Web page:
This change has been a long time coming and it’s been done in fits and starts, with plenty of failures and setbacks along the way. The change isn’t complete yet — eventually we want to find our own piece of land, grow a lot more of our food, keep our own chickens and have a few goats and maybe bees — but we’re working on it. When I was a child growing up in suburban Chicago I dreamed of living in the country. As an adult I dreamed a similar dream with my husband. We both wanted to live in a place of natural beauty and to be more connected with our food production, the earth and life itself. That’s another thing that was wrong about my life back when I embarked on my creative journey. Bit by bit I realized that I needed to make some dramatic changes. About a year ago we made our most recent change and moved from the Cleveland area to a small town in rural, southwestern Wisconsin. We had both come to realize how much living in the city was negatively affecting how we felt day-to-day. The lack of care so evident in things like litter and vandalism were wearing on us. Noise pollution, traffic, child neglect (something I saw day after day in my old job), crime… despite the little oasis that we’d created with our house and garden and despite frequent drives out of the city to go hike in the woods, we couldn’t totally escape these things. Neither of us liked how living in the city made us feel, how it made us think and how we tended to act in that environment. I was critical and distrustful of other people. I was constantly rushing and felt as if everything was a competition. Traffic was a good example of this; I wasn’t a nice person driving in Cleveland traffic. Where we live now life goes at a much slower pace. People are more friendly and really seem to care about themselves, each other and the community. For now we live in town and it’s wonderful to be able to walk everywhere, while just a couple blocks away there are cornfields and every day horse-drawn wagons and buggies go past our house. My parents live about 6 miles away on a piece of land outside of town. It’s still a novelty to live so close to family. This area of Wisconsin is stunningly beautiful. It’s very hilly with dramatic cliffs and valleys. And there’s so much wildlife; even in town I regularly see bald eagles soaring overhead. In stark contrast to my old life, now, whenever I drive anywhere, my spirit is lifted by the beauty of nature and surrounding farmland. Things are sometimes challenging, but for us the benefits outweigh the difficulties.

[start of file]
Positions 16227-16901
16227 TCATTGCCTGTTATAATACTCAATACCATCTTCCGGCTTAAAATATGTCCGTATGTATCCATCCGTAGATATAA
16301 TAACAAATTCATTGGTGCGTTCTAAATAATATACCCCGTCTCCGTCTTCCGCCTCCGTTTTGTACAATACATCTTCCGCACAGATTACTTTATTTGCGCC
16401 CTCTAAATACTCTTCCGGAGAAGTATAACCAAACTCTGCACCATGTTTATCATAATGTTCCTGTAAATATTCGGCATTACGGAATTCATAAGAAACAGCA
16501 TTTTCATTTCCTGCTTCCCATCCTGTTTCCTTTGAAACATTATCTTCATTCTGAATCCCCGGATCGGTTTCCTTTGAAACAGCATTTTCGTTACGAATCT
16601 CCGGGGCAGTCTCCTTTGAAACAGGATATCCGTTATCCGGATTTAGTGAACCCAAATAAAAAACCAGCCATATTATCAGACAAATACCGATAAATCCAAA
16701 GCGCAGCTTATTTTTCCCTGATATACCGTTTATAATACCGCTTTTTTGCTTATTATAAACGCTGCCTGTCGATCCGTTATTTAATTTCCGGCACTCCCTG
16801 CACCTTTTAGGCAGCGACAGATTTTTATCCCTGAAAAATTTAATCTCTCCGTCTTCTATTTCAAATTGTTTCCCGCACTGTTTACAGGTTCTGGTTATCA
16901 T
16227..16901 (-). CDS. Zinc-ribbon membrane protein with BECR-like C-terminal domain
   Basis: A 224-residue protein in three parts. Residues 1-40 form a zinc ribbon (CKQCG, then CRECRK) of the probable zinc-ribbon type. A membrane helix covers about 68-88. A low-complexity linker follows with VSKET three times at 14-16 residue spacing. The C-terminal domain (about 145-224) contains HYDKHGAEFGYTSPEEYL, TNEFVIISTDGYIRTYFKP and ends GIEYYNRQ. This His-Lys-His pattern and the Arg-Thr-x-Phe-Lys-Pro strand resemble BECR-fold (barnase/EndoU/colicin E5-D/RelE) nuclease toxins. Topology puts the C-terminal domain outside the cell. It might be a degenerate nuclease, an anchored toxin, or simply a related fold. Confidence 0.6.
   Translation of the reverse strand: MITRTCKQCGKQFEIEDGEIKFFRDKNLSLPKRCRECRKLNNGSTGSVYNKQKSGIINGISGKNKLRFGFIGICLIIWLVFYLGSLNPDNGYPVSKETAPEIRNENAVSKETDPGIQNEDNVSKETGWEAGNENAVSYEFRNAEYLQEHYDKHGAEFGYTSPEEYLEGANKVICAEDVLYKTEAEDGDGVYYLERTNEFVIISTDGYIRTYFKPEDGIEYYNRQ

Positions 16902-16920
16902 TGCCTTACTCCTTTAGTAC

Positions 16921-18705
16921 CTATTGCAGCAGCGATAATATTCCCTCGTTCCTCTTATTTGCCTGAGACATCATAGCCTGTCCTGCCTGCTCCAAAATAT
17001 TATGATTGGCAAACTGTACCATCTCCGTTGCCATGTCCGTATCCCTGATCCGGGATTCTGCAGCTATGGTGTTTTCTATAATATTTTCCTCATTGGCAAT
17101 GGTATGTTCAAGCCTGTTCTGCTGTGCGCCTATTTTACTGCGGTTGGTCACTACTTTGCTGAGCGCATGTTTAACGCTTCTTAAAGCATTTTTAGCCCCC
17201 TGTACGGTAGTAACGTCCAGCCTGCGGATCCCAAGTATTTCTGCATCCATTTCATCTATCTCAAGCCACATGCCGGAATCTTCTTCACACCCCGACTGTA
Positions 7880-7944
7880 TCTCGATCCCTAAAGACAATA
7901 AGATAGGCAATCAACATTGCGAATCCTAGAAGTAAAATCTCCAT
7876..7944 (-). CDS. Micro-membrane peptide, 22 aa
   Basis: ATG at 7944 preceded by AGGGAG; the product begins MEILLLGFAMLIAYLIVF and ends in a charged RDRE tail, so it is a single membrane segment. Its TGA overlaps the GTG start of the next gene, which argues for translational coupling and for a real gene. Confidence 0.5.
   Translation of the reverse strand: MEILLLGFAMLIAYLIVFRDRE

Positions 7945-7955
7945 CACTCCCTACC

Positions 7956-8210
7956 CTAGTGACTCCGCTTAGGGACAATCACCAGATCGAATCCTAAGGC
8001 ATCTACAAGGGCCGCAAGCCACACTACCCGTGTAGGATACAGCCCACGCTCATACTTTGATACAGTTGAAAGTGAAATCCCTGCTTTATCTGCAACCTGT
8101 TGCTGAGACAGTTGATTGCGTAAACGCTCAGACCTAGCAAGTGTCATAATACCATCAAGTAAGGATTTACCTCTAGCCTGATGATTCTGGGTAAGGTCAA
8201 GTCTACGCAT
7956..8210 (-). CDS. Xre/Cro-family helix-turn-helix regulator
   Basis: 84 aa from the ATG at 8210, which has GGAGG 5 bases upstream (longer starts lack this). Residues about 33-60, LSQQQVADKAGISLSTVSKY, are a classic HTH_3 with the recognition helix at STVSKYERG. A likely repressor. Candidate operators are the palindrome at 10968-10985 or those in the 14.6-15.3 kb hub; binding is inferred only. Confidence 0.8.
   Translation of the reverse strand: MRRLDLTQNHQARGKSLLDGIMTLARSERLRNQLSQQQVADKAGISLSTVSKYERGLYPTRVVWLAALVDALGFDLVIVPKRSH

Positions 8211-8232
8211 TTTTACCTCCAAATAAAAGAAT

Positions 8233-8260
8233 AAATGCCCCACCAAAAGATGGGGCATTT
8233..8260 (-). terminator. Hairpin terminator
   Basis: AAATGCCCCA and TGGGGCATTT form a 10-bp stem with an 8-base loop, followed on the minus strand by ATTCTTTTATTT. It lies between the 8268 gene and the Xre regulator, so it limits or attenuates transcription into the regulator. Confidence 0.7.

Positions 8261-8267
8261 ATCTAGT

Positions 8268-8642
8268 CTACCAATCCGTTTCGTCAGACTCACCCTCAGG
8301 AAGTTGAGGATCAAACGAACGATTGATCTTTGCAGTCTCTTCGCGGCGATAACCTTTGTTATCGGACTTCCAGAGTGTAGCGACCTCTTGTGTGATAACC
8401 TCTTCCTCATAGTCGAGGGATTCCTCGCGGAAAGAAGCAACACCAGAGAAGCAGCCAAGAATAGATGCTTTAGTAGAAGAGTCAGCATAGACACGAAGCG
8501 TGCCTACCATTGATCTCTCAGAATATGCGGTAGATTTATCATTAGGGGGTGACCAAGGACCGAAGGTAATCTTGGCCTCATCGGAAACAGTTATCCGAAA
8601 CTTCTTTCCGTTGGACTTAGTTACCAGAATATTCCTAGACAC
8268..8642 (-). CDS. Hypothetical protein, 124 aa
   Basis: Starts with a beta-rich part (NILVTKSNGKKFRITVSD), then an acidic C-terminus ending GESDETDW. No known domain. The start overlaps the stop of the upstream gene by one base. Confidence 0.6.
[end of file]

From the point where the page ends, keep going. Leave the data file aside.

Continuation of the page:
Your blog and Instagram posts always lift me up, as I know they do others. You speak a lot about finding joy in day-to-day life. What began this journey for you? What are you finding joy in today?